7. Heat bills
  8. Dry skin
  9. Driving
  10. Shoveling

Do you love or hate winter?

Me? I hated winters in Minnesota, but I love winter in Los Angeles.

~ Jeff

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Important Announcement: Our New UNLIMITED ENGLISH Membership!

First, we want to thank all of you, our listeners, viewers, readers, and members, for continuing to support us. We know that many of you have been with us for many months and some for many years and we are very grateful!

Now, we have a very exciting announcement.

You told us what you wanted and we listened.

You wanted access to all of our 1800+ lessons.
You wanted to stream them from your phones, tablets, and computers.
You wanted to listen to as many lessons as you’d like, whichever you’d like.
You wanted to listen without downloading PDFs and MP3s.

UNLIMITED ENGLISH gives you ALL this and more.

With our new UNLIMITED ENGLISH membership, you can:

  • Listen to as many lessons as you want each month – no limit!
  • Stream lessons directly on any iPhone, iPad, or Android phone or tablet
  • Stream lessons to any computer
  • Learn using our new and more user-friendly website
  • Mark which lessons you’ve completed – know how much you’ve accomplished!
  • Read and listen without downloading PDFs or MP3s

We are very happy to be able to offer you our best membership ever. We think you’ll like it, so check it out today: Learn more about UNLIMITED ENGLISH!

Thank you, again, for your support!

– Jeff & Lucy

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The Shadow Wolves are on the Hunt

European_grey_wolf_in_Prague_zooAs in other countries, smuggling and trafficking are both serious problems in the United States. Smuggling is the crime of bringing something into or out of  a country illegally (against the law). Trafficking is the selling or trading of things illegally.

To combat (fight; work against) smuggling and trafficking, the U.S. has a small group of special officers with the coolest (most appealing and impressive) name: The Shadow Wolves.

A shadow is the dark shape produced when a body or object comes between the sun or a light and a surface, like the ground. A wolf (see photo) is a wild (not tame; not living peacefully with people) animal similar to a dog.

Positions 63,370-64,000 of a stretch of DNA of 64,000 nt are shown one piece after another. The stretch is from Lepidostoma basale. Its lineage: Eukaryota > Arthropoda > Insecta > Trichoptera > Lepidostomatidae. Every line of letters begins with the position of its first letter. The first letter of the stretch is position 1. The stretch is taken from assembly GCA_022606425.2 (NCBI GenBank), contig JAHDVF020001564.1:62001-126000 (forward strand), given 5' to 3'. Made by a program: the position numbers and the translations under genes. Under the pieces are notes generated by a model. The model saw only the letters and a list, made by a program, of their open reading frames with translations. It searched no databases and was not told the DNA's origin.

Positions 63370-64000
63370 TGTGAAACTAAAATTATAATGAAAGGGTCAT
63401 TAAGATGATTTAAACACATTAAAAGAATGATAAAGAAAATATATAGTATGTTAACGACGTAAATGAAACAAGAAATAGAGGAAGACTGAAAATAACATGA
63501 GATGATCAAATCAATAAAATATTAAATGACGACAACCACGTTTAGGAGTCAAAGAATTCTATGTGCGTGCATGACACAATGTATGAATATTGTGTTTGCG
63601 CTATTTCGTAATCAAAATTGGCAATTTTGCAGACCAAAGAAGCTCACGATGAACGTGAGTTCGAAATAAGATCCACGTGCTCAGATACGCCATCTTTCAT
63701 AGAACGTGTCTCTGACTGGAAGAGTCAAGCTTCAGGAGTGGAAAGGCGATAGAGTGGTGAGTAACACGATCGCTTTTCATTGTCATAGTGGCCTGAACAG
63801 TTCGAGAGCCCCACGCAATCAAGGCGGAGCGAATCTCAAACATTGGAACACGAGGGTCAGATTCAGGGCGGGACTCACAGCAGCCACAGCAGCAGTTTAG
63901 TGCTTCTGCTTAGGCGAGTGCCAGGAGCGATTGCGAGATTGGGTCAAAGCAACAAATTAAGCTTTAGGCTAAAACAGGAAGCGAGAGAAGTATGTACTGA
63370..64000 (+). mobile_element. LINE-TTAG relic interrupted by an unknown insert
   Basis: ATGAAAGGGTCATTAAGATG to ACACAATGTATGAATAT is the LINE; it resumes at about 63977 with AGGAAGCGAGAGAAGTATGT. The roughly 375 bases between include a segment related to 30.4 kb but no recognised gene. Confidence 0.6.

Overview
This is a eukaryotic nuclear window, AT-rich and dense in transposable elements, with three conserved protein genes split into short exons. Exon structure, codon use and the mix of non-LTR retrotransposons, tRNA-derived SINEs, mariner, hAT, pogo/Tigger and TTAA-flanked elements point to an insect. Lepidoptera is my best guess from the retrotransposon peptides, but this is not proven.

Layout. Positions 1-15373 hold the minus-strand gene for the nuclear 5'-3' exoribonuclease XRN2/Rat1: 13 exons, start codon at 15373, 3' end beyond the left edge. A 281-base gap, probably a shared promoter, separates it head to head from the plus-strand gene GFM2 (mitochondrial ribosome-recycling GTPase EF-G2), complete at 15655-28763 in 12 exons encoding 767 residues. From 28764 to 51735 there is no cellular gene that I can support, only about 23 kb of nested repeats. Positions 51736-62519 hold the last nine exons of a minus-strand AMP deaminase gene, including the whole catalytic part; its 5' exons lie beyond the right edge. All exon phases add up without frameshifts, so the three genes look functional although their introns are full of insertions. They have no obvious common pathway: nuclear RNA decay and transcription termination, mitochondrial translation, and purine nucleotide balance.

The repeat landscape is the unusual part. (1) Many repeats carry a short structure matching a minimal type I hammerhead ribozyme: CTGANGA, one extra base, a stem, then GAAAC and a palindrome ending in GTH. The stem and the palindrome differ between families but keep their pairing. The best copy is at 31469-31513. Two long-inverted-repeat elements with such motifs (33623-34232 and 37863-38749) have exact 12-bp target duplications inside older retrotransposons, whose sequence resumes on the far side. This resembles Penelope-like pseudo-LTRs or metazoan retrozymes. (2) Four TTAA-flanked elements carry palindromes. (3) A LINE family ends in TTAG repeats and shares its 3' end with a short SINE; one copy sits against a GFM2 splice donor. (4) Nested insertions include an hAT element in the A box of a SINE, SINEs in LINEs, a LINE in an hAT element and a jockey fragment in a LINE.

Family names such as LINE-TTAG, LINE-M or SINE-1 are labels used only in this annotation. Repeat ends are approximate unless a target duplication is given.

Shadow Wolves is a unit (group of officers or soldiers working together) based in southern Arizona. They are based on the Native American Nation of the Tohono O’odham. (We talked about Native American reservations here.) The Nation is located on about 4,300 square miles (11,100 square kilometers) and its people mainly live in small villages spread out (not close together) across this entire area.

There are only 15 members of this special unit, but the Shadow Wolf officers are known for their remarkable (amazing) ability to track (to find the path or course of someone) smugglers as they try to smuggle things, especially drugs, across the Mexican-American border (line separating two countries).

The unit has had a long history of tracking, skills passed down (given from parent to children) from generation to generation. The name “Shadow Wolves” refers to the way the unit hunts (follows and captures), like a wolf pack (group of animals living and/or traveling together). When one wolf finds prey (what is being hunted), it calls in the rest of the wolf pack to help capture the smugglers.

The unit has hi-tech (using advanced technology) equipment, but it relies mainly on traditional methods of tracking, primarily a technique called “cutting for sign.” “Cutting” means searching for and analyzing “sign,” which includes any kind of physical evidence, such as footprints (impressions on the ground made by feet or shoes), tire tracks (impressions in the ground made from car or other vehicle traveling over it), thread (individual long, thin pieces of fiber used for making fabric), clothing, and more. Officers may spend hours or days tracking in the field following a “sign” until they find the smugglers so they can be arrested (taken to jail by police) and their illegally transported items seized (taken).

The Shadow Wolves are able to track smugglers across difficult desert (with a very dry climate and little rain) and mountain terrain (section of land, especially its physical features, such as being smooth or rough). They can spot (notice; find) signs that most people cannot, something as small as a broken twig (small length of wood from a tree), an overturned (turned upside down) pebble (small rock), or single fibers from a piece of clothing or a bag that could be carrying drugs. From a faint (not clear or deep) footprint in the dust (fine powder in the air that collects on surfaces), they can see when the footprint was made, where they came from, and whether they are carrying a lot of weight, such as heavy bags filled with drugs.

The Shadow Wolves have traveled around the world to teach officials and police officers how to detect and follow tracks. In recent years, the Shadow Wolf officers have seized an average of 60,000 pounds of illegal drugs a year.

~ ESLPod Team

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Welcoming 2018